There are many 'stories' (Plummer 1995) which can be told of childhood sexual abuse (CSA) and recovery but within the therapeutic culture of the 21st century it is the 'harm story' and the 'healing discourse' which have come to dominate the CSA recovery literature. This is a story that tells of inevitable psychological damage and the need for healing and can be told not only by women who have concrete memories of sexual abuse in childhood but also by those who have no such memories. This paper is based on a research project funded by the Economic and Social Research Council (UK) which looked at women's engagement with the self-help literature aimed at female victims of childhood sexual abuse. The majority of those who participated in this research did not have 'concrete memories' of sexual abuse but based their belief that they were sexually abused in childhood on a form of 'recovered memories' of sexual abuse that involves a correlation of perceived 'symptoms' with assumed past abuse. This paper does not seek to establish the 'truth' or 'falsity' of women's accounts but starts from the belief that their accounts are true to them. Instead the paper looks at how women, often starting from a position where they have no knowledge or memories of having been abused, engage with discourses around sexual abuse, healing and recovery, in the ongoing process of re/ writing their life stories to not only make sense of the past and the present but also to plan for the future.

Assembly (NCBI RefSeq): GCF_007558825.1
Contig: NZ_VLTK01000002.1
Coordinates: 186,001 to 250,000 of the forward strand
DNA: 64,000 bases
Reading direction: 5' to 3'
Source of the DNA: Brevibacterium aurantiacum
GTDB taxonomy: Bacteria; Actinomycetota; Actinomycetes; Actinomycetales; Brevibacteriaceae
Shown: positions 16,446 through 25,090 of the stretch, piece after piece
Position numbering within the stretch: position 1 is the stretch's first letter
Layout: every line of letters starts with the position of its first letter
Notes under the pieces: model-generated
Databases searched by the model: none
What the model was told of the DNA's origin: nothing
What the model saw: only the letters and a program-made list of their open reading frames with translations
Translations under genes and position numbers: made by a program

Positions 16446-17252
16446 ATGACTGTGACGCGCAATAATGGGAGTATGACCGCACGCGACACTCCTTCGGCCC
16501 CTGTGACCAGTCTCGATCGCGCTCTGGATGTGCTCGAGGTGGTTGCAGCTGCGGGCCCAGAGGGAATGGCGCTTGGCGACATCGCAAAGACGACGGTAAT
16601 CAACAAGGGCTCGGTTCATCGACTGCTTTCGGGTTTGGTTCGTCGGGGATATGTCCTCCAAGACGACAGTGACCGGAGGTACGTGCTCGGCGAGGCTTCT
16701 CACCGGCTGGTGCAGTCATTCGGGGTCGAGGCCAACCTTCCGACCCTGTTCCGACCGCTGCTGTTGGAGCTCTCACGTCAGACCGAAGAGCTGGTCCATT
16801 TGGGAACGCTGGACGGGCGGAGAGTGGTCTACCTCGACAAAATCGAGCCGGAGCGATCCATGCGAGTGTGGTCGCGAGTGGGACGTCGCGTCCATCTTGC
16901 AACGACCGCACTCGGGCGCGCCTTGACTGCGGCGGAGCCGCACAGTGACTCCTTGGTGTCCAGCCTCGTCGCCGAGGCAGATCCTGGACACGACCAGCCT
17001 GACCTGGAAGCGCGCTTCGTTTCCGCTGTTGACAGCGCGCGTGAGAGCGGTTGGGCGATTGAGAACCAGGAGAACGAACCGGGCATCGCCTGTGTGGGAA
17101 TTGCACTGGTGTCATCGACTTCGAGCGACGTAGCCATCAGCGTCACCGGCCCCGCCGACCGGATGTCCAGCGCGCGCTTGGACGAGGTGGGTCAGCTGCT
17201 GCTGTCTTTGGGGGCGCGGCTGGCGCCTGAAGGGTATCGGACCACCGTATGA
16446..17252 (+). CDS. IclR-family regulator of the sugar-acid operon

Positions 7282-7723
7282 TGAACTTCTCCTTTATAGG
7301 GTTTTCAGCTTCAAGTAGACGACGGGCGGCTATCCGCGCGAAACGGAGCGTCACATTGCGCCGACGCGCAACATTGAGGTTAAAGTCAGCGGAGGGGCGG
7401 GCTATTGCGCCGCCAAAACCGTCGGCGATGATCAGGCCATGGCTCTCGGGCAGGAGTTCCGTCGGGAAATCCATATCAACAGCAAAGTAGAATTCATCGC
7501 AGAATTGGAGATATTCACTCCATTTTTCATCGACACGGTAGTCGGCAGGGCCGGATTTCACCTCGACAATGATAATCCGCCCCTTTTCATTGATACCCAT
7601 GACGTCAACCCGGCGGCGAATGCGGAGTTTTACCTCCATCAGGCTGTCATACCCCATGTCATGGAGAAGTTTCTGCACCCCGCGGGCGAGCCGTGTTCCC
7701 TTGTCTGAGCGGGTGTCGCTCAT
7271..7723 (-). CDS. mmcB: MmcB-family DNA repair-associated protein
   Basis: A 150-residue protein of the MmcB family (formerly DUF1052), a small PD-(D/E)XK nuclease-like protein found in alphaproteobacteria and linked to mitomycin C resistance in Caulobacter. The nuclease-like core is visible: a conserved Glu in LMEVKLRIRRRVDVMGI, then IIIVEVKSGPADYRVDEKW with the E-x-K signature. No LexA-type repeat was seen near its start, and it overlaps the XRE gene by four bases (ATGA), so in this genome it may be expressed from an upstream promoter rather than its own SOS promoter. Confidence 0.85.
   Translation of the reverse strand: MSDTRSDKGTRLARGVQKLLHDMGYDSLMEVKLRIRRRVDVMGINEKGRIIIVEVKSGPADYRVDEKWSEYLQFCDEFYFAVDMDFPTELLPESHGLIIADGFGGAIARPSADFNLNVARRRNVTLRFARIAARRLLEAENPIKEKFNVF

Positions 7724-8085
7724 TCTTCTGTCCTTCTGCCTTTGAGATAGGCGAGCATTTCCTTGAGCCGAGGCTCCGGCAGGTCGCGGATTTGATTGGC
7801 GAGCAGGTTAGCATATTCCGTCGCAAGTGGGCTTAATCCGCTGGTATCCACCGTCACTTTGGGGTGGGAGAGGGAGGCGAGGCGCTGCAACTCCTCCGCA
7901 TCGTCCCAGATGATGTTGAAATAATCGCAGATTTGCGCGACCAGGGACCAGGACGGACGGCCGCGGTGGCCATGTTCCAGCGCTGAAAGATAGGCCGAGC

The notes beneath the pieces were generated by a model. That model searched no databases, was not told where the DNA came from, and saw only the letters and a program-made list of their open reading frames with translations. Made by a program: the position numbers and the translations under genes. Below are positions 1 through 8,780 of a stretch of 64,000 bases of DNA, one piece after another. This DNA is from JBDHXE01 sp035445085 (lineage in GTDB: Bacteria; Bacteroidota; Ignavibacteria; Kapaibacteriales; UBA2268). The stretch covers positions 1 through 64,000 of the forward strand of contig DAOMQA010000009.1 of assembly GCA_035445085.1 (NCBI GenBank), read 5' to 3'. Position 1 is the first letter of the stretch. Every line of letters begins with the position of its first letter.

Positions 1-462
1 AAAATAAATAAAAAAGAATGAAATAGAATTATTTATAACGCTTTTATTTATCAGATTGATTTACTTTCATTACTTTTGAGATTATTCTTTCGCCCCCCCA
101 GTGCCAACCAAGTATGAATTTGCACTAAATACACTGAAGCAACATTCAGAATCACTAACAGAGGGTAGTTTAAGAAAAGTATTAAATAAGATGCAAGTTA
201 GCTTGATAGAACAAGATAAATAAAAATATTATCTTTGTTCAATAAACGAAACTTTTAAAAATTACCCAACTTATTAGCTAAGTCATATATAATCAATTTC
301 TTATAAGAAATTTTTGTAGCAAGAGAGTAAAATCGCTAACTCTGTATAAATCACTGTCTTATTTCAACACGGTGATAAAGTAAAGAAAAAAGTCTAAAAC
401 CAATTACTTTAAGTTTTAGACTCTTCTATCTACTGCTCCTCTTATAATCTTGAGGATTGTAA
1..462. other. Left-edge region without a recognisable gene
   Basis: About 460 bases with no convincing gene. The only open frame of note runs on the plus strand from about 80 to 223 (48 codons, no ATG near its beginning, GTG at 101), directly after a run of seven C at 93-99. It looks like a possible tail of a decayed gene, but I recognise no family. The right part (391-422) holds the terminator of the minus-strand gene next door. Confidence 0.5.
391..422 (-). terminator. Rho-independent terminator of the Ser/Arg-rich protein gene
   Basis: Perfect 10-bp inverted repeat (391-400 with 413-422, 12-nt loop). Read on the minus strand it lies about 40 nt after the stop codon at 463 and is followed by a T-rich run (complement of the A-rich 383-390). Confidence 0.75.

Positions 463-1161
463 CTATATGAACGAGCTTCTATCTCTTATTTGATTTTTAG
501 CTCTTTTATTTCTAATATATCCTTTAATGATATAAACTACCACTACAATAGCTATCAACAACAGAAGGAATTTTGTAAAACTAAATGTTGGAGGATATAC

|Number of pages
|International Journal of Interdisciplinary Social Sciences
|Published - 2009